Hillside Candy has been around since 1945, but they’ve only been selling their organic Go Naturally line for 3 years. For now, these outstanding hard candies are primarily available in the Northeast (New Yorkers can find it at Wegman’s), but like so many other companies at the Expo, Hillside is hoping to tap into new markets. I tried a few of the flavors and thought the honey candy was exquisite. Over the past few days, I’ve had multiple people over to my apartment to help me sample all the candy I got. The Go Naturally honey candies are one of the few that I removed from public view so I could keep them to myself.
I was surprised to learn that there were a lot of non-sweets vendors at the show. Apparently, the savory snack makers have been grown more and more prominent at the show and the event will be renamed the Sweets and Snacks Expo next year. Among the many savory treats available were at least five different sunflower seed manufacturers and even more beef jerky makers. Mr. Z has been selling jerky made out of grass-fed Brazilian cows for 2 years and the product was noticeably above average. Another savory item I appreciated was Twang. The company started out selling flavored salts to put on beer, but in recent years has expanded their line considerably, including an oddly tasty pickle salt that tastes like a very strong dill pickle, and a new sour apple sugar. There were plenty of other savory treats around, but I focused my sampling on candy and I did not want to waste valuable bag space on air-filled bags of chips so I really did not get much else to report on the savory side of things. I am happy to report, however, that O’Boisies are back and they are still oboisterous!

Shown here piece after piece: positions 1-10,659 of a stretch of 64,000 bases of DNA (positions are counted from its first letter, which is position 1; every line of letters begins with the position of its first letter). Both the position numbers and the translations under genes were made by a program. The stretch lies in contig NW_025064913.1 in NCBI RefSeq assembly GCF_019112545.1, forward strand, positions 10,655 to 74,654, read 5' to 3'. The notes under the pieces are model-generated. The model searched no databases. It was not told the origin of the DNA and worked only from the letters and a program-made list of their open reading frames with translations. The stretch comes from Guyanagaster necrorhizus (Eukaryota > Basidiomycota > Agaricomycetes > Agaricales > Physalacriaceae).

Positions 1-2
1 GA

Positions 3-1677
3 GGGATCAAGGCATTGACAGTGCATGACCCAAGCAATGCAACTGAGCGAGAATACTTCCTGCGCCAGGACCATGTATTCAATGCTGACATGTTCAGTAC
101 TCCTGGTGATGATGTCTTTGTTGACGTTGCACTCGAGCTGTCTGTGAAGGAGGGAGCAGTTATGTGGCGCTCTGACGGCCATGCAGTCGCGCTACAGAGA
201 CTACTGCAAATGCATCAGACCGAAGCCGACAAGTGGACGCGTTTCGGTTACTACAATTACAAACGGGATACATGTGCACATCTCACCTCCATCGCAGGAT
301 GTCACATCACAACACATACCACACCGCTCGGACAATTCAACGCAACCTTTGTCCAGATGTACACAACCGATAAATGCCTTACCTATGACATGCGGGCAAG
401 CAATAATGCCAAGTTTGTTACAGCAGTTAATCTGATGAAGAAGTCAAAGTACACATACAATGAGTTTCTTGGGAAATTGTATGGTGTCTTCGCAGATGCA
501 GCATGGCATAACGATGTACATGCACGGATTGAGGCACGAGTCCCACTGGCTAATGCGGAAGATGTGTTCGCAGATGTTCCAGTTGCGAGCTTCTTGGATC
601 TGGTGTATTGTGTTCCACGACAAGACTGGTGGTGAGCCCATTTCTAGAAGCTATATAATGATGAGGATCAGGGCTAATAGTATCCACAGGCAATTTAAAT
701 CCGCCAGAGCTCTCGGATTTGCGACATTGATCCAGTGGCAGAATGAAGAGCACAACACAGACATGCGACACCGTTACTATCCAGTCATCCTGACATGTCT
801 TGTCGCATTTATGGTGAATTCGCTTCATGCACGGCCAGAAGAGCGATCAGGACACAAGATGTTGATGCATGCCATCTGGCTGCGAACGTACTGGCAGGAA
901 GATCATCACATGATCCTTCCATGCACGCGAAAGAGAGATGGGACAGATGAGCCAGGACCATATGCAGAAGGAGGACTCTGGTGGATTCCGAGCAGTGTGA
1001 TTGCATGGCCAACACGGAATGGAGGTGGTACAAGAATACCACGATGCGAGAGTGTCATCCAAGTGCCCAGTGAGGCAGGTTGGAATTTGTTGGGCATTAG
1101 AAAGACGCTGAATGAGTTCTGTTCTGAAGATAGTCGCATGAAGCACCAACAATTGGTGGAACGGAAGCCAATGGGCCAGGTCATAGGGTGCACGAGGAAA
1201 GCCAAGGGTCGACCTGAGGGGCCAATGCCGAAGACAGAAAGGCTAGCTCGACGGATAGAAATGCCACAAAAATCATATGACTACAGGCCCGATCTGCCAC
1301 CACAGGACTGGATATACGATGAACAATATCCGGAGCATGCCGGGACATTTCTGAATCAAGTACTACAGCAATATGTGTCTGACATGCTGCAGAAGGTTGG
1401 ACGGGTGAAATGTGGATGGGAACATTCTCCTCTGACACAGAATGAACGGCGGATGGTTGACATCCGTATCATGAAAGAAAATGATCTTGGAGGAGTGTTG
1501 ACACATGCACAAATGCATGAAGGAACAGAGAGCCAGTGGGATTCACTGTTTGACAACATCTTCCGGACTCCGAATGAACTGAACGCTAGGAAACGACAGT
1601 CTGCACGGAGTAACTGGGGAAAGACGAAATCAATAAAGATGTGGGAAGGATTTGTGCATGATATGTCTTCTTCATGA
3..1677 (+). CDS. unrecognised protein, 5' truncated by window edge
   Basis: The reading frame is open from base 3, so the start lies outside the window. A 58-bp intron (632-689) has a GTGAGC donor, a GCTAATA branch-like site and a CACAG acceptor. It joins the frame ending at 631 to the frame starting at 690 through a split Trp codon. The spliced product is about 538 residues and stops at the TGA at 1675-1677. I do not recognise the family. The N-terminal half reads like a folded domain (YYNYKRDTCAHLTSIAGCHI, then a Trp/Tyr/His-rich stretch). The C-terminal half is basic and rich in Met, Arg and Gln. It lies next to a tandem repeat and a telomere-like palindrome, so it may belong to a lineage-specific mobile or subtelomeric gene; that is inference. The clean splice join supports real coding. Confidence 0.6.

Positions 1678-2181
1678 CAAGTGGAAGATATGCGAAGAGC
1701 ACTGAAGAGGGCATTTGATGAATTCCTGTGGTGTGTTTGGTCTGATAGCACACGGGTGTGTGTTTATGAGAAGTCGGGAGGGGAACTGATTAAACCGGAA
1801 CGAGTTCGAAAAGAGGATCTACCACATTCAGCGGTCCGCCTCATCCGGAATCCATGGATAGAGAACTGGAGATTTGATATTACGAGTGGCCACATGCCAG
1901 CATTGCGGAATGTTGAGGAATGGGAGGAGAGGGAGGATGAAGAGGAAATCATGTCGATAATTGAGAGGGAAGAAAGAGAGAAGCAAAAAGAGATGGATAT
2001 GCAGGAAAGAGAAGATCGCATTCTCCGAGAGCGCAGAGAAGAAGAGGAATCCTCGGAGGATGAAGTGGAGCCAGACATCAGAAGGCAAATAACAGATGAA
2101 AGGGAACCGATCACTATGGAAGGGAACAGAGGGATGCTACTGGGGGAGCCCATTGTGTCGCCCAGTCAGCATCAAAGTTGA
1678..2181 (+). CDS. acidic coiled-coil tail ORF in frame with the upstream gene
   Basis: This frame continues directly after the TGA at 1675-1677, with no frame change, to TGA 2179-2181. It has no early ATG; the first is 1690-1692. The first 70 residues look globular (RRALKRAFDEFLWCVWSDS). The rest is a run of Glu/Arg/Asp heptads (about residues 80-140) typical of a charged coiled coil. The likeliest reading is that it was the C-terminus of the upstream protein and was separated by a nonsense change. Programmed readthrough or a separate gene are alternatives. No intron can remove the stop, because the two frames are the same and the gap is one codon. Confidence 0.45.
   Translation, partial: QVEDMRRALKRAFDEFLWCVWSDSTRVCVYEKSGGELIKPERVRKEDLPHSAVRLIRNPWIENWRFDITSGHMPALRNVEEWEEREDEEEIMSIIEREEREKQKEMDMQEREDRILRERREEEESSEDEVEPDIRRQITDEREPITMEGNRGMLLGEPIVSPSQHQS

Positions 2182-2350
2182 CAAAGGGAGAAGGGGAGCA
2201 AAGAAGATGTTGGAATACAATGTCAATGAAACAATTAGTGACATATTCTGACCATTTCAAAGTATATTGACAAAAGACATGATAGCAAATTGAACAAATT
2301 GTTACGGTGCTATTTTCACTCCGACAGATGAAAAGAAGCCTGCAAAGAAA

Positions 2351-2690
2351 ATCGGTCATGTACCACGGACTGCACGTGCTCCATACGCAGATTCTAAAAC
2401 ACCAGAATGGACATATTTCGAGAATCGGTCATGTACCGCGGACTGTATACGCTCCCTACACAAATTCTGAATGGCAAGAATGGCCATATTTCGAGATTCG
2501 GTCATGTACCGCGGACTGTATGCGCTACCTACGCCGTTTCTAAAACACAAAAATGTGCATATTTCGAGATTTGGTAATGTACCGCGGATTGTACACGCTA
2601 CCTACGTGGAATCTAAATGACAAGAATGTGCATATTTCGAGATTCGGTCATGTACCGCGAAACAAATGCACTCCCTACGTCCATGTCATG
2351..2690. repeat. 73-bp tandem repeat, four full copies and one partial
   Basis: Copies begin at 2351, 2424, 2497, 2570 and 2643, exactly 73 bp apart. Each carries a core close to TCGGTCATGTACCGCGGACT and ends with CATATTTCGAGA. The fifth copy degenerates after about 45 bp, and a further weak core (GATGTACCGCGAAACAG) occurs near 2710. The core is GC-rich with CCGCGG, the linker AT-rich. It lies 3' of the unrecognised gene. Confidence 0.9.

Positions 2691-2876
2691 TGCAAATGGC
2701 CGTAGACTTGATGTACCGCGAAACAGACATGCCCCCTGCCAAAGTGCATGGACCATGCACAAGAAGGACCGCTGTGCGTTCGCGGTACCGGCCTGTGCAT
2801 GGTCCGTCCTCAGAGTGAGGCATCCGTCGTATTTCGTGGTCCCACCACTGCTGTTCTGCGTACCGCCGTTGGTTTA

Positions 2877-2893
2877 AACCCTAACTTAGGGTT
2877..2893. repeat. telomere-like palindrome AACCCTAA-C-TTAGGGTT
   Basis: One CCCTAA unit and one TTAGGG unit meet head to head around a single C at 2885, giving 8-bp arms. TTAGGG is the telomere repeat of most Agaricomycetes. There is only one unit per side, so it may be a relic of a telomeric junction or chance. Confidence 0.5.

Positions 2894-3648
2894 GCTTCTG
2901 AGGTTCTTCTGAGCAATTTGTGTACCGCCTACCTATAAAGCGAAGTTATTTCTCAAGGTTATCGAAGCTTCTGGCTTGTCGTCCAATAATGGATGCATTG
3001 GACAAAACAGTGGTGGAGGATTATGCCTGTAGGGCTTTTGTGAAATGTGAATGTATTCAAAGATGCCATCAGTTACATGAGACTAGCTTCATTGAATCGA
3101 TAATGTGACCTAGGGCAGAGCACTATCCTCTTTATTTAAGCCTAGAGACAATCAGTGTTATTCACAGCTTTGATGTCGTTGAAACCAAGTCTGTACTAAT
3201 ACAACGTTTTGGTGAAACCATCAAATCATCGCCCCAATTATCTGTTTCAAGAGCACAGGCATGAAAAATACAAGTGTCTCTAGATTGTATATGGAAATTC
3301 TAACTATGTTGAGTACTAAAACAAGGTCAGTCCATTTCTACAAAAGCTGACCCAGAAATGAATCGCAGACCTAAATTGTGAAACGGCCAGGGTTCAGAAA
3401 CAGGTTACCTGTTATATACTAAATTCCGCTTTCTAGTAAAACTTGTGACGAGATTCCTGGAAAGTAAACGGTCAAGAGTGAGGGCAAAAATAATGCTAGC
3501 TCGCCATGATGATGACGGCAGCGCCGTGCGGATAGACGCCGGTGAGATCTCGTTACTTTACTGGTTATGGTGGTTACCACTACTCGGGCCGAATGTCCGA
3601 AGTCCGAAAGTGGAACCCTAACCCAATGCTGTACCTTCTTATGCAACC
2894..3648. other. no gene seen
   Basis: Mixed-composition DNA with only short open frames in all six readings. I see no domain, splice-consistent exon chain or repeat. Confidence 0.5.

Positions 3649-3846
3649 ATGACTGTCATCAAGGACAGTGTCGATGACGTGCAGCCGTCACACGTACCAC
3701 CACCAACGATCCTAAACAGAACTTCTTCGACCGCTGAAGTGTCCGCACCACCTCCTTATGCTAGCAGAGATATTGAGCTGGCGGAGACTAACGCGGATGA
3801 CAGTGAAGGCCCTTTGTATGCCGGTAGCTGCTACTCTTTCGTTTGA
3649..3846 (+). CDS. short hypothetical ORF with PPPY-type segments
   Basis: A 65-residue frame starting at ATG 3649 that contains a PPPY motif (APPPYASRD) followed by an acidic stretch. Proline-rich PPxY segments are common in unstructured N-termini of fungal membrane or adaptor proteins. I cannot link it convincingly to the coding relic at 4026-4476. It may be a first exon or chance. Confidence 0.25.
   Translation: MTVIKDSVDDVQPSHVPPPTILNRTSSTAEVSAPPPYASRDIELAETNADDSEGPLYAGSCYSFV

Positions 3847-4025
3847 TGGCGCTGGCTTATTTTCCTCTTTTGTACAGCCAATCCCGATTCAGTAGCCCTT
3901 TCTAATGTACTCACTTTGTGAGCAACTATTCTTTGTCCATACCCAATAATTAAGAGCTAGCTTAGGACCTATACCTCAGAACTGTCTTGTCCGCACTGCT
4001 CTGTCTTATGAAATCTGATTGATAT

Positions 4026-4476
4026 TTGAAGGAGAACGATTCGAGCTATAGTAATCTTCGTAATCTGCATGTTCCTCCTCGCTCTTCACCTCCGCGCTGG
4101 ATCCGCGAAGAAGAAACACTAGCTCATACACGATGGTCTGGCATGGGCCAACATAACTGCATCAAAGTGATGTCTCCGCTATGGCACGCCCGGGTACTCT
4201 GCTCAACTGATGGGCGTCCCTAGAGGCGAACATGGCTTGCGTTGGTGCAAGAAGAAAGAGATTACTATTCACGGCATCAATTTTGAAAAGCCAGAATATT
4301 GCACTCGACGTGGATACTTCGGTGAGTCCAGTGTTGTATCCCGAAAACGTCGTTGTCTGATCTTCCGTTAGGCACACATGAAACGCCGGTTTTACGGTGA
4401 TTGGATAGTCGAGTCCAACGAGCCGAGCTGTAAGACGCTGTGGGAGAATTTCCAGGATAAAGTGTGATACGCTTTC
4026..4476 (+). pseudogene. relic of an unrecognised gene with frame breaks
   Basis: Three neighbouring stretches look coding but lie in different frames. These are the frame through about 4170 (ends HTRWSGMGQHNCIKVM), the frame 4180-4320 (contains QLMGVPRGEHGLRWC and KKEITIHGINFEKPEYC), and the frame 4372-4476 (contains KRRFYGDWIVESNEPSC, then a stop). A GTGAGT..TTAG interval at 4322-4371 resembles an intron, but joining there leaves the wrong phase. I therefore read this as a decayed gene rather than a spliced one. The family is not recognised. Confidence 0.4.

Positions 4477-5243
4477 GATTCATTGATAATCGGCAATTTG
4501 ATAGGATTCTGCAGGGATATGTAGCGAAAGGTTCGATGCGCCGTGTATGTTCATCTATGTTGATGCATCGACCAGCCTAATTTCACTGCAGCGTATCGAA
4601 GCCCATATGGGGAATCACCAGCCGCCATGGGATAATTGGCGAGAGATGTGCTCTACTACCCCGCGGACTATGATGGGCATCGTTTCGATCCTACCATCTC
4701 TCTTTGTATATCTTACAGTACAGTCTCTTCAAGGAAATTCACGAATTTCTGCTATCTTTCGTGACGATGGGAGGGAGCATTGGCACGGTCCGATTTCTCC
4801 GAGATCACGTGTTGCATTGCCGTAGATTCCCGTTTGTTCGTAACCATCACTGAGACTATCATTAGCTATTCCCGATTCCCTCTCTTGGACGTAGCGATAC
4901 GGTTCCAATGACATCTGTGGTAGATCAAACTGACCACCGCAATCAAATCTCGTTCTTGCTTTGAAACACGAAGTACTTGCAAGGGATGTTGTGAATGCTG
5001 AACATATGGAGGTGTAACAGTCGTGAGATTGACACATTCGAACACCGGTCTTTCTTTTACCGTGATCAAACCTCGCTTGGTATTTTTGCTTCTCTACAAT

One final note on the Candy Expo: If you are lucky enough to get a pass, I strongly recommend making sure you are there at the end of the show. Throughout the show, vendors have to be careful to keep enough product around for potential customers. So while they are all happy to give out small samples, there is a lot they hold on to, particularly the bigger items that are there for display purposes only. At the end of the show, most vendors do not want to lug everything home and they become a lot more generous. That is the time to strike and fill up your bag with goodies. But since this is a well-known secret among conference attendees, you need to be prepared. My bag was full so I could not have added more if I wanted to, but I fully enjoyed watching the vicious competition as groups of people tried to get their hands on as much candy as was humanly possible. Like me, every single one of them went home happy.